The potential effect of octreotide therapy was difficult to evaluate in this study due to the small sample size. The CBR was similar among patients with (n = 5/6) or without (n = 4/6) octreotide treatment. In an exploratory subpopulation analysis reported in the randomized sunitinib phase III study, the efficacy of sunitinib appeared similar in patients who did and did not receive somatostatin analogues (PFS hazard ratios of 0.43 and 0.41, respectively), suggesting that the efficacy of sunitinib was not affected by somatostatin analogue treatment [7].

AEs reported during sunitinib treatment were manageable with palliative care measures, such as dosing interruption. The AEs observed in this study were similar to those reported in a phase III study in primarily Western patients with pancreatic NET [7], and frequently observed AEs were comparable to those reported in patients with GIST or RCC [21, 22].

In the current study, the median number of treatment cycles started was 16. All patients had grade 3/4 AEs and at least one sunitinib dosing interruption. However, the therapeutic effect of sunitinib did not appear to be reduced by temporary dosing interruptions due to AEs. Neutropenia, the most common grade 3/4 AE, was also the most frequently reported grade 3/4 toxicity in the predominantly Western sunitinib phase III pancreatic NET study [7], although the frequency of this event was markedly higher in our study with Japanese patients (42 % vs. 12 %). Increased rates of grade 3/4 neutropenia have also been observed in sunitinib-treated Japanese patients with GIST (37 % vs. 10 %) or RCC (53 % vs. 18 %), compared with predominantly Western populations [2124]. The frequency of grade 3/4 thrombocytopenia similarly appeared to be higher in sunitinib-treated Japanese vs. Western patients (GIST: 20 % vs. 4 %; RCC: 55 % vs. 9 %; pancreatic NET: 17 % vs. 4 %) [2124]. It should be noted that the sunitinib GIST and RCC trials used a different dosing schedule (sunitinib 50 mg/day, for 4 weeks on therapy, followed by 2 weeks off) than our study and the phase III, pancreatic NET trial.

It is not clear why rates of grade 3/4 hematologic AEs appear to be higher in Japanese versus Western patients who receive sunitinib. Analysis of PK parameters has shown that the area under the concentration–time values of sunitinib and SU12662 are similar in Japanese and Caucasian patients with RCC [22]. In addition, when steady-state Ctrough values from this Japanese study were compared with those from a Western pancreatic NET population [17] and with Ctrough values from Japanese patients with GIST or RCC [21, 22], there were no significant differences in the dose-corrected Ctrough levels of sunitinib, SU12662, or total drug between Japanese and primarily Western patients with pancreatic NET, or among patients with pancreatic NET, GIST, or RCC. In the absence of racial or ethnic differences in the PK of sunitinib, Uemura et al. [25] suggested that the elevated rates of grade 3/4 hematologic AEs in Japanese patients may be due to differences in the expression levels and activity of sunitinib-sensitive kinases involved in the regulation of hematopoiesis.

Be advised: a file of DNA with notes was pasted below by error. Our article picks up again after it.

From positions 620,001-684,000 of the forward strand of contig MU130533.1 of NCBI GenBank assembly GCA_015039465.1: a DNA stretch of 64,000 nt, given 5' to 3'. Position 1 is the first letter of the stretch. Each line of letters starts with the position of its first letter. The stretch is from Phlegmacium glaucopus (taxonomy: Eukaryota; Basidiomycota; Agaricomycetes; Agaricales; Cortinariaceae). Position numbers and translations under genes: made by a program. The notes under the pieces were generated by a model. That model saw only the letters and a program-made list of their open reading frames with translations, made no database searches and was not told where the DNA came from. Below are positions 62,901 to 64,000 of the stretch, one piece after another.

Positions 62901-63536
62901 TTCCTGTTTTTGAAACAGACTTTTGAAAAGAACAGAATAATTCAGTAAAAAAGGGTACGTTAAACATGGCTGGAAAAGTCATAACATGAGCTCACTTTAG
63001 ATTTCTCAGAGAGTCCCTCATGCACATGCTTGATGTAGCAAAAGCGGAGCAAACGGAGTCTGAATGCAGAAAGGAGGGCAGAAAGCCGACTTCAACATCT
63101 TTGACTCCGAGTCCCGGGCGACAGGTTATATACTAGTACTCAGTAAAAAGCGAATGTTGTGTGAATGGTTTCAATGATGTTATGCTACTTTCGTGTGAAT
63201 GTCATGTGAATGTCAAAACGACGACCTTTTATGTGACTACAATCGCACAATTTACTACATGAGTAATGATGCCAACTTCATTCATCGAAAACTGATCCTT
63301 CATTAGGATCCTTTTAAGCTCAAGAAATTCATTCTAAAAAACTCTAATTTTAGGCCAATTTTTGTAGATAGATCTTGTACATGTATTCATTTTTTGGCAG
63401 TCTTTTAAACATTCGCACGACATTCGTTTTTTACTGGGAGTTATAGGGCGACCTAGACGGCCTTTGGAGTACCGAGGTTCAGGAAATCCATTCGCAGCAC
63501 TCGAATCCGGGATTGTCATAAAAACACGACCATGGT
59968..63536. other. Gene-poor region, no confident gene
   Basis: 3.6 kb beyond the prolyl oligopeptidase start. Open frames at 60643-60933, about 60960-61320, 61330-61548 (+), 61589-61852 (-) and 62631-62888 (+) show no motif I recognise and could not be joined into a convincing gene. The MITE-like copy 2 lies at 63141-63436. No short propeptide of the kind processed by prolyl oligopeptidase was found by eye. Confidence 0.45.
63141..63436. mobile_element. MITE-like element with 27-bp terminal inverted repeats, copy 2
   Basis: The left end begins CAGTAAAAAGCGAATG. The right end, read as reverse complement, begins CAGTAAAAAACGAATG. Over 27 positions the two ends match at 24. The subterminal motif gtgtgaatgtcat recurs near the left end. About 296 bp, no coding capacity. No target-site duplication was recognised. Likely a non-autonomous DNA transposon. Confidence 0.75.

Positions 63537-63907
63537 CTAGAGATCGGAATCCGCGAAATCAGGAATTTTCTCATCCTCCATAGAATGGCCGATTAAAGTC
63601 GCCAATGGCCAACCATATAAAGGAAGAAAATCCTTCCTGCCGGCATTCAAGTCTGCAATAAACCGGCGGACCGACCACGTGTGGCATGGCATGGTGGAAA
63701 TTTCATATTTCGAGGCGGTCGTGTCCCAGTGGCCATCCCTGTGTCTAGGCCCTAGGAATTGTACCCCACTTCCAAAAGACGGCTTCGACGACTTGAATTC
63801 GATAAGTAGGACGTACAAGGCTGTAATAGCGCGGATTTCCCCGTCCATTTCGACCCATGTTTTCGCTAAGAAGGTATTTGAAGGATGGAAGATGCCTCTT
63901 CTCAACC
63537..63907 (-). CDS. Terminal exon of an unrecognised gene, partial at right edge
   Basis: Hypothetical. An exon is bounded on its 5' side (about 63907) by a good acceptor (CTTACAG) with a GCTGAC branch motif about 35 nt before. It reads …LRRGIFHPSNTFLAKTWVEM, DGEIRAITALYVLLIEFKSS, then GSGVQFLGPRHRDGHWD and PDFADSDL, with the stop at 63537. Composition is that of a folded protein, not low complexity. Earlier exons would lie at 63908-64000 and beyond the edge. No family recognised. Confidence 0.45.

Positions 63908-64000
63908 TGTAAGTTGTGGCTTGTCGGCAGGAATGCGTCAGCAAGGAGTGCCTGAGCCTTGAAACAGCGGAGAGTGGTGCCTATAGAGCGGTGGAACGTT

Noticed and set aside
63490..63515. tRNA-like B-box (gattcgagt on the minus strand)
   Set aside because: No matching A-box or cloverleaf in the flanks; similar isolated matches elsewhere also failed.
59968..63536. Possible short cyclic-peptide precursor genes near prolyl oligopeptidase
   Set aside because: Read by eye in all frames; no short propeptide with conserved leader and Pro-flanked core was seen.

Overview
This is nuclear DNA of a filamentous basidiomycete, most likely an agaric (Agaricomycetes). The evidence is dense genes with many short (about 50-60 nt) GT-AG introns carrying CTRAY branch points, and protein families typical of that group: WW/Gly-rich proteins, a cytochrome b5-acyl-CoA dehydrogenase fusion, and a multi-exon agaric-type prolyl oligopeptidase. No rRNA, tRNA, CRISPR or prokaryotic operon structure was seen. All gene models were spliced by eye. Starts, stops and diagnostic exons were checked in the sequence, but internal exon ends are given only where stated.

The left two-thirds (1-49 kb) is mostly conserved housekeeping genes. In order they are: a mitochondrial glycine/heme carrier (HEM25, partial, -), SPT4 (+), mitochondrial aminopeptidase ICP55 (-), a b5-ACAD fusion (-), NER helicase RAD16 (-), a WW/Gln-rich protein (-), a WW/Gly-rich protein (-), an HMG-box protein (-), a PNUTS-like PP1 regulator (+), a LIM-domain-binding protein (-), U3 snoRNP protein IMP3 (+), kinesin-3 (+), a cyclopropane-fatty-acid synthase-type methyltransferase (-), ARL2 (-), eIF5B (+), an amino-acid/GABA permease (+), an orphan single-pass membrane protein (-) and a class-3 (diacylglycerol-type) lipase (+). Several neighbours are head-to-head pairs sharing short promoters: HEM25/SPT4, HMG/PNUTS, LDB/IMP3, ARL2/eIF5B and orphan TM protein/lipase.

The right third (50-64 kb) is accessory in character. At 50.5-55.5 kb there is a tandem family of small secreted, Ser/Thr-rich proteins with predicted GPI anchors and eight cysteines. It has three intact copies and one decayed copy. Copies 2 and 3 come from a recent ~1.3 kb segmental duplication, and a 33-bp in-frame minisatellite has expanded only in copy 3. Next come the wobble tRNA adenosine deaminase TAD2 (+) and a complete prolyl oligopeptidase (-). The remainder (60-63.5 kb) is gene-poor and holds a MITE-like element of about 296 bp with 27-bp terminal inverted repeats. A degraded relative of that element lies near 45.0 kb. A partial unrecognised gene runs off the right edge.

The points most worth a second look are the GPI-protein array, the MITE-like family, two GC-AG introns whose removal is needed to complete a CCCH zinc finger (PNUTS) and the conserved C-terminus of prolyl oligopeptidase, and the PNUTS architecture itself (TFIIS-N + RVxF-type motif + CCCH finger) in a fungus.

Everolimus, an inhibitor of the mammalian target of rapamycin, is approved for the treatment of pancreatic NET in Japan, and like sunitinib is commonly associated with skin and gastrointestinal disorders [9]. Additional AEs related to sunitinib treatment include hematotoxicity, cardiovascular disorders and constitutional symptoms [26], while pneumonitis and infections are associated with everolimus therapy [27]. These different safety profiles reflect each compound’s distinct mode of action. No racial differences between Japanese and Western patients have been reported for the safety profile of either drug, based on the current study and a subgroup analysis of Japanese patients in the RADIANT-3 everolimus trial [9].